During October Northwest in Motion traveled to Italy to meet with our retail suppliers and do some sightseeing.
Our retail manager Francesca Carmichael was born and raised in Cremona. It was awesome to have a local guide.
The moment we stepped out of Florence station I felt as though I had stepped into a new world. Within a block, the pedestrian-clogged streets are paved with immense ancient cobbles, and it’s obvious the stone buildings have been around for generations upon generations. We felt that just walking around was enough of a history lesson, and we didn’t bother to visit any paid tourist attractions. Since we’ve returned home, Paula and I have been binge watching the Medici series on Netflix to get up to speed on the history of the Renaissance.
The “Historic Centre of Florence” is a UNESCO World Heritage Site. Built on an Etruscan settlement, Florence is the epicenter of the Renaissance. Under the Medici family in the 15th and 16th centuries, it made significant lasting economic and cultural contributions to western culture.
Piazza di San Giovanni is a short walk from Florence Station, and one of the more popular attractions.
(Trying a new image format: To view the full captions, click on the three dots below each image.)
Our Florence lodging was in Piazza Santo Spirito, which turned out to be a bit of a late-night party location for young locals. But, it was a great central location.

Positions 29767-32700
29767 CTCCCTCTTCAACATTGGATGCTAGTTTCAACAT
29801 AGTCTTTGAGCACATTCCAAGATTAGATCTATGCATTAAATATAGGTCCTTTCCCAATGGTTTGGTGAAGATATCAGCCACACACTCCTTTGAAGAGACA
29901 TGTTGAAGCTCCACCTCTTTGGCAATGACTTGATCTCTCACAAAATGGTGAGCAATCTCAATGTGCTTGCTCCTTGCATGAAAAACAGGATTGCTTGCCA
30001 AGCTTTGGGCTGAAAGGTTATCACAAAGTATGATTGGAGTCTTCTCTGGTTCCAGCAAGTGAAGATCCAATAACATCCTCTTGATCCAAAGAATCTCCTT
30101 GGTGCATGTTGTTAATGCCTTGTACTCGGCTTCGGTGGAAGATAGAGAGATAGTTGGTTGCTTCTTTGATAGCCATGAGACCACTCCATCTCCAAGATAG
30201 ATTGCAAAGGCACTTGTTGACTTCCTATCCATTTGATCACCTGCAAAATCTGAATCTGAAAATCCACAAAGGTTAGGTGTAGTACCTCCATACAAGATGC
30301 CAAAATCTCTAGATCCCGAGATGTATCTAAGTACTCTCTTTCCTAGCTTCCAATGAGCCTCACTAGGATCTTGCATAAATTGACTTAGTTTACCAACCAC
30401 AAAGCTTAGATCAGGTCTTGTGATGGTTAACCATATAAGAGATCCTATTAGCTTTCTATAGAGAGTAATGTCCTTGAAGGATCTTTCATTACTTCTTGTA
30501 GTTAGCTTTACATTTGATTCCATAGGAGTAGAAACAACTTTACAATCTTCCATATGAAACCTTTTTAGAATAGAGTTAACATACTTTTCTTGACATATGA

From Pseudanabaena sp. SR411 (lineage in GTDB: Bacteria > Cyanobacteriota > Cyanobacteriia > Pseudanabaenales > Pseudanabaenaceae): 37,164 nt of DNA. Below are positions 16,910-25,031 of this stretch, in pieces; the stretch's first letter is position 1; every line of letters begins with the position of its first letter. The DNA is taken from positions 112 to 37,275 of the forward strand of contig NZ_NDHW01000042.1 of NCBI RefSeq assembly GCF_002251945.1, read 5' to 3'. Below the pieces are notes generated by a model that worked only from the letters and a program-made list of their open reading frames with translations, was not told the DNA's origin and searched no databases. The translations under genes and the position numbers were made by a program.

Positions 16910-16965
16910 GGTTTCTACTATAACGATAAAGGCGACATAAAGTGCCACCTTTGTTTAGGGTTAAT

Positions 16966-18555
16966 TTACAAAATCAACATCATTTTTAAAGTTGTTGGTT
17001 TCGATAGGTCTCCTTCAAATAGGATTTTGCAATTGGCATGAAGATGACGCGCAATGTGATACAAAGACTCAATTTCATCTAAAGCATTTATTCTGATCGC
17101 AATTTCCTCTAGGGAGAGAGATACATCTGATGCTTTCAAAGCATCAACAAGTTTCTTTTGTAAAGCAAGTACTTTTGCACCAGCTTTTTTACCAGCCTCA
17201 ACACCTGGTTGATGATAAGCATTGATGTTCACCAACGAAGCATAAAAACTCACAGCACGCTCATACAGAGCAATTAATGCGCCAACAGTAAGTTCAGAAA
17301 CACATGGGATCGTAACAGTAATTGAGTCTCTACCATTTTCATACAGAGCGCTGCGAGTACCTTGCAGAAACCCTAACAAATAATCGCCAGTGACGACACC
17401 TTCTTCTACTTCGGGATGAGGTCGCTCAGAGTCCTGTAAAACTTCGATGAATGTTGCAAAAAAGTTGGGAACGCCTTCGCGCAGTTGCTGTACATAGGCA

Basilica di Santo Spirito was the one Florence church we visited. There was no line and no entry fee. While we couldn’t take pictures inside, the organist was practicing, which made it a remarkably serene experience. We noticed that the acoustics were so good it was impossible to tell where the organ pipes were. The sounds filled the entire space equally, which seemed amazing and unlikely for a structure that was conceived in the 1400s. Was this intentional, or did architect Filippo Brunelleschi just get lucky?
As noted in Francesca’s Travel Tip #4, we did some fun pre-dawn walks.
One of my requests to Francesca as our tour guide was to eat local specialties as much as possible. Indeed, we hit the jackpot almost everywhere we visited.
We had an awesome Florentine dinner with local prices at Trattoria Palle D’Oro dal 1860, which has been owned by the same family for four generations.